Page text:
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Dow Soars on Drug Promise; Glitches in Stimulus Money Receipts; Coronavirus Pandemic Update across the U.S.; U.S. Grapples with Nursing Home Deaths; New Clinical Trials for Coronavirus Treatment; Sports Return without Fans. Aired 6:30-7a ET

Aired April 17, 2020 - 06:30   ET




JOHN BERMAN, CNN ANCHOR: Early success in a clinical trial for coronavirus treatment is leading U.S. stock futures to rally this morning.

CNN's Julia Chatterley joins us now with more.

Julia, I've got a friend of mine yesterday who is involved with hedge funds who said, this is at 5:30, you won't believe what's going on in the markets right now after this one report over this one drug.

JULIA CHATTERLEY, CNN ANCHOR AND CORRESPONDENT: This is what hope looks like, John. And it's not just about the United States. The whole globe, I think, saw a lift from this.

At the heart of this is a drug that is being used in trials as a treatment. It's not a vaccine. We have to be very clear about that first. It's called Remdesivir.

What's got everybody excited is Stat (ph) News, a medical website, cited a recording of a doctor in one of these trials at the University of Chicago. They had 125 patients, most of them very sick. They've recovered. Many of them recovered in rapid time. Just two patients died.

Now, the company that owns this drug, Gilead, have come out and said, look, while this is encouraging, it's not a full body of data. They've got multiple studies going on. They hope to update us by the end of this month. But these things will evolve over the coming months.

So, John, as excited as we all are because we simply just want to get to -- back to some semblance of normal life, we have to be a bit cautious here.

BERMAN: Just to give you a sense of what it did in the market yesterday, there was a time that Zoom, which we're all doing our conference calls on, Zoom was down because people -- there were people who thought, oh, we're not going to need it so much anymore because there's this miracle drug. Let's wait and see. Let's wait and see. CHATTERLEY: Hope. That's hope.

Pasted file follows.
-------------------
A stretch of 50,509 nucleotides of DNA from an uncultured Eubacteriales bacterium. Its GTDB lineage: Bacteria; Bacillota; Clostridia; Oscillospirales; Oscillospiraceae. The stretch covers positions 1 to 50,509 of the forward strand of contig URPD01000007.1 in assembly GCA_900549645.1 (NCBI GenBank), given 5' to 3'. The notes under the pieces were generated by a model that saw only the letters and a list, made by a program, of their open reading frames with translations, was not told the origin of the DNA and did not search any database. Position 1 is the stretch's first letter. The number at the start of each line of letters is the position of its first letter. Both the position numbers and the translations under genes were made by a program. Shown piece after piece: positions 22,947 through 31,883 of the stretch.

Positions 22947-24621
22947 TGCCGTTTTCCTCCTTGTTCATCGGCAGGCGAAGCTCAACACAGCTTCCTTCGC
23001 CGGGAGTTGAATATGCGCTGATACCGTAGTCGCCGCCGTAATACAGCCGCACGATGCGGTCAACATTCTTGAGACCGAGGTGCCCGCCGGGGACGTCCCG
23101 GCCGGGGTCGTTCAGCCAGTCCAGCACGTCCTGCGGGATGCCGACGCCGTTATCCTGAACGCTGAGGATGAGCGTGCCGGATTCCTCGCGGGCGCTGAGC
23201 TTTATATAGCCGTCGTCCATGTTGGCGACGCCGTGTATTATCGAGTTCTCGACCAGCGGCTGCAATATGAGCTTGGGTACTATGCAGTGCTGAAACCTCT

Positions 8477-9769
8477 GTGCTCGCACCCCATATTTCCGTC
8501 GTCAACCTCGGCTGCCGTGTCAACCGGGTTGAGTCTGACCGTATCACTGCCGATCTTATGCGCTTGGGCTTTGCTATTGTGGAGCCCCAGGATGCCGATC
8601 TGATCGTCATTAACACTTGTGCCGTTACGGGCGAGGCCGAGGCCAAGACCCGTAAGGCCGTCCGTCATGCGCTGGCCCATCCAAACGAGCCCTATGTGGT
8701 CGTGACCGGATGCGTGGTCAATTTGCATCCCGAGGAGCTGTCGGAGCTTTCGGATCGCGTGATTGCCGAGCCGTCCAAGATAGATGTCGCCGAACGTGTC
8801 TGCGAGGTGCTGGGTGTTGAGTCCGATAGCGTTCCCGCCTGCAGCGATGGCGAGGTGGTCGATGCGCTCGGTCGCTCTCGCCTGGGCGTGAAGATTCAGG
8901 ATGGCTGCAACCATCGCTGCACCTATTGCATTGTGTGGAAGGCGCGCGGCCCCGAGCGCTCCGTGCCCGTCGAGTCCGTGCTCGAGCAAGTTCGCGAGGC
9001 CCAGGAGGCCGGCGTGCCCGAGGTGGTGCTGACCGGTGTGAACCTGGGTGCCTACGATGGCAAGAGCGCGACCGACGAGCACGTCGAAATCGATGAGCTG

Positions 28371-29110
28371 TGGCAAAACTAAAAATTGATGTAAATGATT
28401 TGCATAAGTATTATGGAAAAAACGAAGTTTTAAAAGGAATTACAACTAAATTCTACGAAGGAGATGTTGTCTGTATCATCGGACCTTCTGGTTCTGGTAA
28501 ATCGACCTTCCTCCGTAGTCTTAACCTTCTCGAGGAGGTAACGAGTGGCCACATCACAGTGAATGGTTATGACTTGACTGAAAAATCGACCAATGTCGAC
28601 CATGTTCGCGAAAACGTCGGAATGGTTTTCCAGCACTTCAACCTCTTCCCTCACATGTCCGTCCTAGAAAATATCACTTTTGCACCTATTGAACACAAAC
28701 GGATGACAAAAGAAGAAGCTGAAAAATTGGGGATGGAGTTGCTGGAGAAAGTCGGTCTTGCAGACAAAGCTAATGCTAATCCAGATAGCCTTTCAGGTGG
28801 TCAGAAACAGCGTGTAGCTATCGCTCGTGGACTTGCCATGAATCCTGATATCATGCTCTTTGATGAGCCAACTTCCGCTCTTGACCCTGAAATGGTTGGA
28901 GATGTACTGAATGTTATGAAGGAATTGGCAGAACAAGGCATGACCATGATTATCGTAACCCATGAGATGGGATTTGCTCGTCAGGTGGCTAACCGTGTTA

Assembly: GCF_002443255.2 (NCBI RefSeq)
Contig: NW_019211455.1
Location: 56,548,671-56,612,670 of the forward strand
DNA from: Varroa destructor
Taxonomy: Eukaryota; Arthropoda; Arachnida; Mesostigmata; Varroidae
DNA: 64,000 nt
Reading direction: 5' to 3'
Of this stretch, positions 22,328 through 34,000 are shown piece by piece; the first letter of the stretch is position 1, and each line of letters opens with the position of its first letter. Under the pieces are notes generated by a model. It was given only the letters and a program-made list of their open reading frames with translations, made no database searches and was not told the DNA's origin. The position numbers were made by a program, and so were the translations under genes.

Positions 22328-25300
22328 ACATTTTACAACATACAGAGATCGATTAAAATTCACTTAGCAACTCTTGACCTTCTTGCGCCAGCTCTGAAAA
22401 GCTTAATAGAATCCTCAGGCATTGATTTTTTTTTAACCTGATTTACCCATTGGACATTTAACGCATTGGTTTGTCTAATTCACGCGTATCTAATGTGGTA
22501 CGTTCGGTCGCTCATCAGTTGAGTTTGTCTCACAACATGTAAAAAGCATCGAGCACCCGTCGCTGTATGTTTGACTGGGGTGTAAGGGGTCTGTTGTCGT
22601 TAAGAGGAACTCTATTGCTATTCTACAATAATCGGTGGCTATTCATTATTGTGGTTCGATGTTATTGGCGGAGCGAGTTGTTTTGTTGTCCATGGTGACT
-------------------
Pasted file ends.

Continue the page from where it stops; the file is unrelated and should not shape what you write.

BERMAN: In the meantime, Julia, there are reports that glitches prevented millions of Americans from getting their stimulus money this week. What happened?

CHATTERLEY: A few things, it seems. People have said that they didn't get their $500 check for their children. We know that the website that the IRS set up the "Get My Payment" website, has been challenged. But there's another factor here and it ties to people that filed their taxes with an online tax provider. Think H&R Block or Turbo Tax. It specifically seems to be affecting people that either got an advance on their tax refund or they paid that online company with their refund.

What that means potentially is the IRS paid the tax filing company the money and not the individual people. It doesn't have their direct deposit information. So I've got three suggestions and they're not great, unfortunately. Call the tax filing company if this affects you and you didn't get your money. You can try and go to this website that's been challenged, "Get My Payment." The hope is that the IRS is getting this -- the glitches there fixed. And if those two things don't work, the likelihood is you're going to have to wait for a paper check in the post (ph). So more (INAUDIBLE), guys. I'm sorry.

BERMAN: All right, Julia, appreciate the reporting. Thank you very much.

CHATTERLEY: Thank you.

BERMAN: Alisyn.

ALISYN CAMEROTA, CNN ANCHOR: OK, John, the coronavirus is affecting different states in different ways, of course. And CNN has reporters across the country to bring you the latest developments.


STEPHANIE ELAM, CNN CORRESPONDENT: I'm Stephanie Elam in Los Angeles.

California Governor Gavin Newsom has signed an order to provide relief funds for the state's undocumented workers who've lost their jobs because of the pandemic. Newsom says that these workers make up 10 percent of the state's workforce and pay state and local taxes of $2.5 billion.

However, because of their status, they're ineligible for federal stimulus aid. Under this order, individuals will receive up to $500, families up to $1,000. And the money is coming from a private/public partnership with the state adding $75 million into this fund and private philanthropists adding $50 million.


Amazon is working on its own coronavirus test to help the battered economy. CEO Jeff Bezos echoing what many business leaders have told me over the past couple of days, that they need more and regular testing in order to get the economy back up and running safely for both employees and customers. And, clearly, there aren't enough tests yet.